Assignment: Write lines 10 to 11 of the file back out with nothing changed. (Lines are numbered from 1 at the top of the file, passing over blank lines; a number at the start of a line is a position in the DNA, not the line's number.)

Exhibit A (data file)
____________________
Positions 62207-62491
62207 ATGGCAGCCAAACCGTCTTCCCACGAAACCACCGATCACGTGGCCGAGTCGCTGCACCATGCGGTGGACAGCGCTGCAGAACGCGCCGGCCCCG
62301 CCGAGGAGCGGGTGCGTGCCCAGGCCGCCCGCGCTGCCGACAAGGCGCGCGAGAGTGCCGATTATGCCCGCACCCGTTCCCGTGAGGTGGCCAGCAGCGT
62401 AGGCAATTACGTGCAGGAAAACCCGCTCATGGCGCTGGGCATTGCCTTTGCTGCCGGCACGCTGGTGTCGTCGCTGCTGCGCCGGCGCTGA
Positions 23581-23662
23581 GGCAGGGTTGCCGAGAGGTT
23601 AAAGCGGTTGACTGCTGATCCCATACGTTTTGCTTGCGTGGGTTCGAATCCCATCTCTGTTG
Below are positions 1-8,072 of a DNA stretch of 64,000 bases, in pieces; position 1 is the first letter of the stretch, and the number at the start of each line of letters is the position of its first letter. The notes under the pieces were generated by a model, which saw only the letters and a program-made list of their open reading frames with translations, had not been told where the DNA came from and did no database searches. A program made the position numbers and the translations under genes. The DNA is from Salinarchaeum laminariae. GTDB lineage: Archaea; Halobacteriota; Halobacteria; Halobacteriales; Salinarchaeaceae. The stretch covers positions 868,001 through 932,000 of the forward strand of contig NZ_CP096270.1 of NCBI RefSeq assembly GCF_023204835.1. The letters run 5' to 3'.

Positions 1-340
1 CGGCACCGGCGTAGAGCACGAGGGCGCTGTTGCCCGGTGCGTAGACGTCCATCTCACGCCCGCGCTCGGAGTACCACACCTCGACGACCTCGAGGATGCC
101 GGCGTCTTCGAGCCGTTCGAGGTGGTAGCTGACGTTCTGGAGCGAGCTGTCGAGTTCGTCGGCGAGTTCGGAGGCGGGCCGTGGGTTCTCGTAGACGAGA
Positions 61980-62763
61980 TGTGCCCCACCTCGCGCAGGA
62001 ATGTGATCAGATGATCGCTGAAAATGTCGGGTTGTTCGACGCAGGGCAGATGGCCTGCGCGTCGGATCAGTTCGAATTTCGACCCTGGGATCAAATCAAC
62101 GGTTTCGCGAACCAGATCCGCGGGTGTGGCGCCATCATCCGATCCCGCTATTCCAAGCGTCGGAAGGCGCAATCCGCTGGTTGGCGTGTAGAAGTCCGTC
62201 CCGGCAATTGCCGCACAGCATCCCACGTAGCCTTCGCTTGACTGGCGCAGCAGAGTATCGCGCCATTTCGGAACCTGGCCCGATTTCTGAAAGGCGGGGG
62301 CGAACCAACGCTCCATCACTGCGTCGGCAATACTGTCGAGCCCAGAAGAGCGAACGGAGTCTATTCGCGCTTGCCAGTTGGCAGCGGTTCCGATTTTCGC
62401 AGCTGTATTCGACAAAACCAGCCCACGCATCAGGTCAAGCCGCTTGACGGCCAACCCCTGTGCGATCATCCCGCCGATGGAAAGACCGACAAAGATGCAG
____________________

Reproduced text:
1 CGGCACCGGCGTAGAGCACGAGGGCGCTGTTGCCCGGTGCGTAGACGTCCATCTCACGCCCGCGCTCGGAGTACCACACCTCGACGACCTCGAGGATGCC
101 GGCGTCTTCGAGCCGTTCGAGGTGGTAGCTGACGTTCTGGAGCGAGCTGTCGAGTTCGTCGGCGAGTTCGGAGGCGGGCCGTGGGTTCTCGTAGACGAGA